W3C home > Mailing lists > Public > ietf-tls@w3.org > April to June 1996

Re: Openness, change control, future protocol revisions

From: Eric Murray <ericm@lne.com>
Date: Fri, 10 May 1996 08:49:14 -0700 (PDT)
Message-Id: <199605101549.IAA08582@slack.lne.com>
To: dennis.glatting@plaintalk.bellevue.wa.us
Cc: ChristopherA@consensus.com, ietf-tls@w3.org
Dennis Glatting writes:

[should an API be in the TLS standard?]
> 
> The CAT WG developed and maintains the Generic Security
> Service API (GSS-API). I have written more than one
> implementation of the GSS-API and I participate in the
> CAT WG. (Oh, BTW, I don't speak for my employer. :)) The
> GSS-API can be considered a success, a failure, or
> mediocre, depending on your point of view.

[..]

> Certainly we can argue forever in the day the points of an
> IETF sponsored API. We can do the same for a protocol too.
> I'm not convinced there is a difference between an API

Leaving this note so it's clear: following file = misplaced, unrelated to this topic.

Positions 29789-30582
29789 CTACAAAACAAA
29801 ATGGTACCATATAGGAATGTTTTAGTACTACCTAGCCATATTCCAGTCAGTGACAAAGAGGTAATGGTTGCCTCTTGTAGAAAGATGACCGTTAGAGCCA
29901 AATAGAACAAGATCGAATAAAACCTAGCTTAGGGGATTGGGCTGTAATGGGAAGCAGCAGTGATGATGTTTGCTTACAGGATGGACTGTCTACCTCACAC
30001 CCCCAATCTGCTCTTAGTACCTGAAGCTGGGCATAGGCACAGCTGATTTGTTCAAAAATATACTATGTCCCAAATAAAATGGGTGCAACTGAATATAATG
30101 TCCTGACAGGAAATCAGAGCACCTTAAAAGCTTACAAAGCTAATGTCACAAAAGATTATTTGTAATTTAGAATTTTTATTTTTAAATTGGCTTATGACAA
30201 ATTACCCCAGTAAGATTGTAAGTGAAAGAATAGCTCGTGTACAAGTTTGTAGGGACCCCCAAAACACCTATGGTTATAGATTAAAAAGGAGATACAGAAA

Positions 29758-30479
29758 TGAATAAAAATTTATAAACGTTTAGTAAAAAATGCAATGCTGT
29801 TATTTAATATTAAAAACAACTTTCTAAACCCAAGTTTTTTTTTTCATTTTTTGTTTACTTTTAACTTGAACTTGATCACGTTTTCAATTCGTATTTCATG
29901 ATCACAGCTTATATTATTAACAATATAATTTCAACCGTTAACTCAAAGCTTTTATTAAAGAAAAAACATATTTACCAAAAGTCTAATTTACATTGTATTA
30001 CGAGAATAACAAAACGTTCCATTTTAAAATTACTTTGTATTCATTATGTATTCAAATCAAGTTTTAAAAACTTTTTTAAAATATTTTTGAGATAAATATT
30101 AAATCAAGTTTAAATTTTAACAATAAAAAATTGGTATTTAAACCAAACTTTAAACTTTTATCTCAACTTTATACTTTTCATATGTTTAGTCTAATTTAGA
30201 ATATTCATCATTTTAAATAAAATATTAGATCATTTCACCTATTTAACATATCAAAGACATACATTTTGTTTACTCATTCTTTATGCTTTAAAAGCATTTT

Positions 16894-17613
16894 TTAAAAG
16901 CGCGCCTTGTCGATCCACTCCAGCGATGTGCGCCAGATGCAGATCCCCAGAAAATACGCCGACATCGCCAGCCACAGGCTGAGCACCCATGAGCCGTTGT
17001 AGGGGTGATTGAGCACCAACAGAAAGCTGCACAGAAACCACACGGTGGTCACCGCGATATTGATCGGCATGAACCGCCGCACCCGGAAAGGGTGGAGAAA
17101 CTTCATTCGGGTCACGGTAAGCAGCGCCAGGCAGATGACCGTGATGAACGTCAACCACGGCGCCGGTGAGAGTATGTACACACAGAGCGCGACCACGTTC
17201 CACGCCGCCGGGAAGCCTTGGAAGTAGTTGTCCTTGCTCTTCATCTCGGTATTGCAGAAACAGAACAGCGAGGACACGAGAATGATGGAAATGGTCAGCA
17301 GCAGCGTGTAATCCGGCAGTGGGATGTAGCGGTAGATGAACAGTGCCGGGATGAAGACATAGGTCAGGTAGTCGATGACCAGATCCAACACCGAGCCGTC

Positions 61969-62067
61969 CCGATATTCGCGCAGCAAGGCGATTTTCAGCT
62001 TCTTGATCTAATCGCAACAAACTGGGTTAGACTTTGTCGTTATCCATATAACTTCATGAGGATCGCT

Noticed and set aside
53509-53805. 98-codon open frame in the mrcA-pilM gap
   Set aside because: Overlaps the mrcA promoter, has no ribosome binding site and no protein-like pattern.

> standard and a protocol standard. The market is looking
> for both.

While I think that an API standard might be useful, I'd like to
see it done as another RFC, or some sort of supplimentary RFC to
the eventual TLS one.  I think that the TLS standard should be
as simple as possible given reasonable flexibilty and the
inherent complexity of cryptographic protocols.   Simple standards
are the ones that get implemented; complex ones get printed out
and thrown in the back corners of people's offices, never again
to see the light of day.  Complex standards also take longer to
become standards, and I'd hate for the TLS process to take so long
that it winds up becoming irrelevant.


-- 
Eric Murray  ericm@lne.com  ericm@motorcycle.com  http://www.lne.com/ericm
PGP keyid:E03F65E5 fingerprint:50 B0 A2 4C 7D 86 FC 03  92 E8 AC E6 7E 27 29 AF
Received on Saturday, 11 May 1996 07:39:36 EDT

This archive was generated by hypermail pre-2.1.9 : Wednesday, 24 September 2003 06:34:48 EDT